Diversity, Inclusion and Safety

If the past is prologue, there’s much to be learned about the effect of diversity and inclusion on safety.

The fire service generally places a premium on experience and the value of experiential learning. There is a belief by some that the only real learning is that gained through experience.

From a more academic standpoint, Kolb’s Experiential Learning Cycle begins with experiences that individuals have had, followed by opportunities to reflect on those experiences.

They then conceptualize and draw conclusions about what they experienced, leading to future actions in which the students experiment with different behaviors.

This begins the cycle anew as students have new experiences based on their experimentation (Oxendine, Robinson and Willson, 2004).

A challenge for some is the experimentation that should lead to future actions.

Too often, the conclusions drawn are that it’s too hard to deal with diversity and inclusion. Early efforts to create an environment that’s both diverse and inclusive will generally be fraught with issues.

One source of confusion revolves around the definitions of the terms themselves.

Diversity is “the state of being diverse; variety.” This isn’t simply visual differences, but is fundamentally difference associated with how each of us perceives the world around us.

Inclusion is “the action or state of including or of being included within a group or structure.” This concept focuses on the degree to which the differences that all bring to an organization are accepted by the dominant culture.

Ultimately the goal of an organization should focus on achieving both diversity and inclusion.

Limited research has been done on the connection between diversity, inclusion and safety in the fire and emergency service.

While diversity is generally argued to be an effort, primarily externally focused, to “represent the community we serve,” there’s a connection to those inside the organization as well.

One study focused on the health effects on people of color in the fire service; it discovered that the effects are not only profound, but are connected to the diversity of the community itself. The study found:

Individual and community minority status (i.e., ethnic density effect) were both significantly associated with a number of important health status indicators, with racial/ethnic minority firefighters demonstrating greater risk for unfavorable body composition and more poor physical health days.

In addition, minority firefighters in white dominated communities reported the highest prevalence of lifetime diagnosis of depression by a physician, while minority firefighters in minority dominated communities had the lowest (Poston, Haddock, Jahnke, Jitnarin, Day and Daniels 2015).

Harassment, distasteful jokes, whispers and open campaigns against those who are different from the dominant culture can have a significant effect on the health of not only those targeted, but also the organization itself.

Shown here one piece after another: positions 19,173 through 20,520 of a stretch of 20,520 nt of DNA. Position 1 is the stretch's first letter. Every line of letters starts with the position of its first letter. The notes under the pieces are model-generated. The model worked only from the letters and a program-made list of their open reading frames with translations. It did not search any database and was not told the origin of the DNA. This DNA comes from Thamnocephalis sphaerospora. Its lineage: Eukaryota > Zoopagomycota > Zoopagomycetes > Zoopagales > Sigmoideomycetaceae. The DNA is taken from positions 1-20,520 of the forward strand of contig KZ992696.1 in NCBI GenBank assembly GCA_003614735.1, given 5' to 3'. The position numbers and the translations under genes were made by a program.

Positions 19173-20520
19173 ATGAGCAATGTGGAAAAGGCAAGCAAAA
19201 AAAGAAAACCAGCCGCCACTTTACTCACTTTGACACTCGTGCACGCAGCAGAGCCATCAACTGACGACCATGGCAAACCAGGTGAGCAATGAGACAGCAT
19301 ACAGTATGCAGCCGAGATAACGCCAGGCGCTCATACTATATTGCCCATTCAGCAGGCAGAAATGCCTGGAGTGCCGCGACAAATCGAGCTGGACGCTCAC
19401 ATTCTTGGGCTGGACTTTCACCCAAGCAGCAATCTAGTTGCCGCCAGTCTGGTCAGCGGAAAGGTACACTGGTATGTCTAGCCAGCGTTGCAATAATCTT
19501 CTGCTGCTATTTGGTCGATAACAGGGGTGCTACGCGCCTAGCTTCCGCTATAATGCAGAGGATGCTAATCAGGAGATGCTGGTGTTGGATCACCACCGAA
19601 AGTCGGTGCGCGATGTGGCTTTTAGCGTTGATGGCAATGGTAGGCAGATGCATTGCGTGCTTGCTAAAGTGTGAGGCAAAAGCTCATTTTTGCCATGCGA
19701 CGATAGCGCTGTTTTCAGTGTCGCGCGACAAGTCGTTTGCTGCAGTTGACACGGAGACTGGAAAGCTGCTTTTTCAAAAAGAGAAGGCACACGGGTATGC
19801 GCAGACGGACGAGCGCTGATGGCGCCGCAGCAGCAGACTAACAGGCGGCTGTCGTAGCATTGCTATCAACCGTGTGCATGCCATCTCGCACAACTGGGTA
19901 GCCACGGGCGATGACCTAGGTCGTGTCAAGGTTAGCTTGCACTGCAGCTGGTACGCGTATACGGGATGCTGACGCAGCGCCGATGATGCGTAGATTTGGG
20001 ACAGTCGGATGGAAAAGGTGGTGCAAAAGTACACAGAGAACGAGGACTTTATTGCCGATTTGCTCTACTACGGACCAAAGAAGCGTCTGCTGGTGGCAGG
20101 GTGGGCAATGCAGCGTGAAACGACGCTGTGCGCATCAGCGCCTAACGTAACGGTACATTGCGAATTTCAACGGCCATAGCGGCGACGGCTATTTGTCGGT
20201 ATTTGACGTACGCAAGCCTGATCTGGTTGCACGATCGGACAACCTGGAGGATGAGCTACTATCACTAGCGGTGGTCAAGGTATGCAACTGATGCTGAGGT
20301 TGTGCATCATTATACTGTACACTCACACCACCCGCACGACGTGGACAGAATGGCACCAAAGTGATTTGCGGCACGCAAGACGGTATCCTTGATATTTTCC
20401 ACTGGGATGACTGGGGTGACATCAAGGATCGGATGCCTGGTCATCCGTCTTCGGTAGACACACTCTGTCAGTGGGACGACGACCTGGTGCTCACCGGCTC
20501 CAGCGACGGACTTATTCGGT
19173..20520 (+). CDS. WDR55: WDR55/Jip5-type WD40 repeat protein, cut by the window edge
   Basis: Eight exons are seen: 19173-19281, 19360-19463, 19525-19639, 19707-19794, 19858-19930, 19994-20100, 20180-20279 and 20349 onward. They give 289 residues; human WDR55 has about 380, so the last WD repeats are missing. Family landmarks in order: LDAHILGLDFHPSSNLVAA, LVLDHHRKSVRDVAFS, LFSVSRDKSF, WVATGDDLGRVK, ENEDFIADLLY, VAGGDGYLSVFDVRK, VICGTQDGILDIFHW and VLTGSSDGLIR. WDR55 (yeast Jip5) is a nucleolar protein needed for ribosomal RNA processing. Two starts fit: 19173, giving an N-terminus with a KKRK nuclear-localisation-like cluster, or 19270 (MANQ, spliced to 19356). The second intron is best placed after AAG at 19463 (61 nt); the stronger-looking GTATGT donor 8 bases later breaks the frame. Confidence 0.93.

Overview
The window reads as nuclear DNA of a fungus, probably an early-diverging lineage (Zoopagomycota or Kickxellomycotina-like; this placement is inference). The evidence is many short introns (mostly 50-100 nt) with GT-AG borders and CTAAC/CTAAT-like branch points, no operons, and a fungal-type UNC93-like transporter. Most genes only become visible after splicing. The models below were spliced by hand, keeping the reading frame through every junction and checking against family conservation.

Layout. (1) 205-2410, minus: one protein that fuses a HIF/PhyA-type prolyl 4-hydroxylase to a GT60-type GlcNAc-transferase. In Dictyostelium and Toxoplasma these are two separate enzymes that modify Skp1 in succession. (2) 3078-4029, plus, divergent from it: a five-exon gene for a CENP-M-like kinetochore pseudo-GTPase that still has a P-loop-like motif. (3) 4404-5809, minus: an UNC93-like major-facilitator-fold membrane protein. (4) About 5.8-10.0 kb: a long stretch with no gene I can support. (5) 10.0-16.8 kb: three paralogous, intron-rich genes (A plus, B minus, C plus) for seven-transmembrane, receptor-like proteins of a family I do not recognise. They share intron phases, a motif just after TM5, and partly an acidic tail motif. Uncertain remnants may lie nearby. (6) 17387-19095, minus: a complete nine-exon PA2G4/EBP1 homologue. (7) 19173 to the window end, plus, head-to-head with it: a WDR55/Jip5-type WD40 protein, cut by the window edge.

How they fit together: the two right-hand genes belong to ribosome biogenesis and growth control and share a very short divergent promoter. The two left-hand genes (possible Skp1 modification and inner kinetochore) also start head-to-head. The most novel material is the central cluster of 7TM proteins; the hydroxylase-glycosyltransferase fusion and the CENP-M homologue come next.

These actions come with an implicit threat of violence and in many communities, the negative publicity, loss of neighborhood support and legal issues including lawsuits can affect the ability of fire service organizations to acquire needed resources.

They also affect the organization’s ability to hire the best and brightest from the community.

It isn’t likely that members of communities of color or women will want to be a part of an organization that has create a perception in the community that they aren’t wanted, whether the perception is intentional or not.

A lens through which diversity and inclusion can be viewed is a “diversity and inclusion matrix.” The Good Governance Institute (2011) suggests that diversity and inclusion can exist at six levels:

  • Level 0 is where there’s no organizational diversity or inclusion. An argument could be made that diversity without inclusion or inclusion within a homogeneous group is Level 0.5.
  • At level 1, the basic level, the principles of diversity and inclusion are accepted and there is a commitment to action.
  • At level 2, there’s early diversity and inclusion progress, such as new members who are different from the dominant culture have greater inclusion with a group or individual they had been previous excluded from.
  • At Level 3, measurable results are being achieved.
  • At Level 4, the diversity and inclusion culture has matured to the point that it’s a part of everyday life in the organization.
  • At Level 5, the organization has become an exemplar of diversity and inclusion and regularly assists other organizations in achieving the same.

For a safety professional, everything connects to safety. Diversity and inclusion are no exceptions.

But from an inclusive perceptive, the lives and working environments of everyone in an organization, from either the dominant or the nondominant culture, benefit from exposure to one another.

From an organizational perspective, as communities becomes more diverse, the public-safety organization that can serve a broader customer base will likely have access to a greater market share of the resources allocated a given purpose.

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